Developmental mechanisms underlying improved contrast thresholds for discriminations of orientation signals embedded in noise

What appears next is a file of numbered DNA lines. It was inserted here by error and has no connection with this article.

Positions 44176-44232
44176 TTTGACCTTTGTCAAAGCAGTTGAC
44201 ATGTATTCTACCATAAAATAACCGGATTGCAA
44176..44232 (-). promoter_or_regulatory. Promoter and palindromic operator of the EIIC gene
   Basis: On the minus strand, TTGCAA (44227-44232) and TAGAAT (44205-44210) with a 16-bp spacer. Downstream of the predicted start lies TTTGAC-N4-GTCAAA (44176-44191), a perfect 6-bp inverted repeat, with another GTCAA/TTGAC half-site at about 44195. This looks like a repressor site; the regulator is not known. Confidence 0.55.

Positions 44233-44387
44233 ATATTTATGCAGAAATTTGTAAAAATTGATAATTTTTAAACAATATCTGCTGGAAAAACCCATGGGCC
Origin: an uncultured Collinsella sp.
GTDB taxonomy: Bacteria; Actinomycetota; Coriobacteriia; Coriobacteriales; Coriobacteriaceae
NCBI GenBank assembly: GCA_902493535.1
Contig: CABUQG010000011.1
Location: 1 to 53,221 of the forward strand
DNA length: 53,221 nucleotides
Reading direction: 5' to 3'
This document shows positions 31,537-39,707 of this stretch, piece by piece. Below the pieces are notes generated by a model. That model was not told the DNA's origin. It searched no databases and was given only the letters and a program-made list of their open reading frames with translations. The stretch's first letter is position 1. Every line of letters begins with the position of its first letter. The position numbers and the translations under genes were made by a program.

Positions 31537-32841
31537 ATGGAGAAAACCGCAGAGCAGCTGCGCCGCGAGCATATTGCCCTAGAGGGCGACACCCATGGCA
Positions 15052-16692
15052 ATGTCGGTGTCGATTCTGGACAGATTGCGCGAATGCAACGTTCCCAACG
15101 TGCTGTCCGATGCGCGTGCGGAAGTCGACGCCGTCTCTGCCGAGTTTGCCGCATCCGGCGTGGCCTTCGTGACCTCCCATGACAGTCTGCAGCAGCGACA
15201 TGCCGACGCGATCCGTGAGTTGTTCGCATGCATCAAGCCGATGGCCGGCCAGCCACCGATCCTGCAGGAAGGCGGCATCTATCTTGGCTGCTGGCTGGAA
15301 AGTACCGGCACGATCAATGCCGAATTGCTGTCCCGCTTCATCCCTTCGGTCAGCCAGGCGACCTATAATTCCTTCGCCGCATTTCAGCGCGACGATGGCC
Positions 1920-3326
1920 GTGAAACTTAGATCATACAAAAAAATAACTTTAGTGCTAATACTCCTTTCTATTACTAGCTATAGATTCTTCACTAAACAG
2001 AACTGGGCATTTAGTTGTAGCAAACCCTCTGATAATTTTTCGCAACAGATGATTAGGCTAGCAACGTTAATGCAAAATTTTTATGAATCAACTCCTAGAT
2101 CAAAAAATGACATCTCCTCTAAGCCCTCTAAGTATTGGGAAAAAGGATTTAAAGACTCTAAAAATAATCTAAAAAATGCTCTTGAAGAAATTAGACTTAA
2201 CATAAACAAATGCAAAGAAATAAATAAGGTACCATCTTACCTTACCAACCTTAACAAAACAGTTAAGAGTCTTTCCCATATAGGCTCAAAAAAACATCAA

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We combined an external noise paradigm with an efficient procedure for obtaining contrast thresholds (Lesmes et al., 2006) in order to model developmental changes in the effect of noise on contrast discrimination during childhood. Specifically, we measured the contrast thresholds of 5-, 7-, 9-year-olds and adults (n = 20/age) in a two alternative forced-choice orientation discrimination task over a wide range of external noise levels and at three levels of accuracy. Overall, as age increased, contrast thresholds decreased over the entire range of external noise levels tested. The decrease was greatest between 5 and 7 years of age. The reduction in threshold after age 5 was greater in the high than the low external noise region, a pattern implying greater tolerance of the irrelevant background noise as children became older. To model the mechanisms underlying these developmental changes in terms of internal noise components, we adapted the original perceptual template model (Lu and Dosher, 1998) and normalized the magnitude of performance changes against the performance of 5-year-olds. The resulting model provided an excellent fit (r (2) = 0.985) to the contrast thresholds at multiple levels of accuracy (60, 75, and 90%) across a wide range of external noise levels. The improvements in contrast thresholds with age were best modeled by a combination of reductions in internal additive noise, reductions in internal multiplicative noise, and improvements in excluding external noise by template retuning. In line with the data, the improvement was greatest between 5 and 7 years of age, accompanied by a 39% reduction in additive noise, 71% reduction in multiplicative noise, and 45% improvement in external noise exclusion. The modeled improvements likely reflect developmental changes at the cortical level, rather than changes in front-end structural properties (Kiorpes et al., 2003).
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